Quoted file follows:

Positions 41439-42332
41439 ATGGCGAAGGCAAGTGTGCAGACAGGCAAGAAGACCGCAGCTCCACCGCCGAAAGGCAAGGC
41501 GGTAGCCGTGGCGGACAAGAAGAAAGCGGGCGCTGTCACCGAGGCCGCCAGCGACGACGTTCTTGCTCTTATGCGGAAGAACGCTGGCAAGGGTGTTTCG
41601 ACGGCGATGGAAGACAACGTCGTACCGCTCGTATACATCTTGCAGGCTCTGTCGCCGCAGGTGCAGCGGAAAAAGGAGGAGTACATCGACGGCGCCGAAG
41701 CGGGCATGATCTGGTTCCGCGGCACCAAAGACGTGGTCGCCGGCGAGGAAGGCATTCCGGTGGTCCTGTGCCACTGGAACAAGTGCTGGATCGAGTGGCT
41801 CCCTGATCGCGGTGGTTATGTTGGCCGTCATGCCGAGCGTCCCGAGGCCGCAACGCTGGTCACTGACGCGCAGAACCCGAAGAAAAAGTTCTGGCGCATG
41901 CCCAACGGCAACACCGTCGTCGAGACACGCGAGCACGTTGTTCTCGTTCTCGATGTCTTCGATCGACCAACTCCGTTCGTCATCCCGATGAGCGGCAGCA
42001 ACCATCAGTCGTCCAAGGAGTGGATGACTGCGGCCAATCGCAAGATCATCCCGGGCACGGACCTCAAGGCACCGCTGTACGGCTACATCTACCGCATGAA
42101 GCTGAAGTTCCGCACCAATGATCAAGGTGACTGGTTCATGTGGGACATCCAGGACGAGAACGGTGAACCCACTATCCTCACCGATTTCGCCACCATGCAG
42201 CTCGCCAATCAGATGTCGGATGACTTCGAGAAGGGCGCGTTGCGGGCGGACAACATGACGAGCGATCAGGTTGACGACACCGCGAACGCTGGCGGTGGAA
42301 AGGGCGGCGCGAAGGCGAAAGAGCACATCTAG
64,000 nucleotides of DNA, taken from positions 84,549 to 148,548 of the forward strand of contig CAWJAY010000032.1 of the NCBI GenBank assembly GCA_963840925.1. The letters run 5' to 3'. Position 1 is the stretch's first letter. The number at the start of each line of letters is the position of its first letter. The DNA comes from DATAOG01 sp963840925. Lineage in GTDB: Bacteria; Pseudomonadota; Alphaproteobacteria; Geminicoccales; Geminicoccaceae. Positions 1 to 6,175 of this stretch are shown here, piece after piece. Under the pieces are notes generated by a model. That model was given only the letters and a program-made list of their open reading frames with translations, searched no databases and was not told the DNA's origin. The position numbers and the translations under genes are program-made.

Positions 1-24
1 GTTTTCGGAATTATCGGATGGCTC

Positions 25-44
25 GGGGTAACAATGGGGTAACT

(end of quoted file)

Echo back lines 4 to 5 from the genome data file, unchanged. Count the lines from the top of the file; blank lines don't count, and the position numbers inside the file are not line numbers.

41601 ACGGCGATGGAAGACAACGTCGTACCGCTCGTATACATCTTGCAGGCTCTGTCGCCGCAGGTGCAGCGGAAAAAGGAGGAGTACATCGACGGCGCCGAAG
41701 CGGGCATGATCTGGTTCCGCGGCACCAAAGACGTGGTCGCCGGCGAGGAAGGCATTCCGGTGGTCCTGTGCCACTGGAACAAGTGCTGGATCGAGTGGCT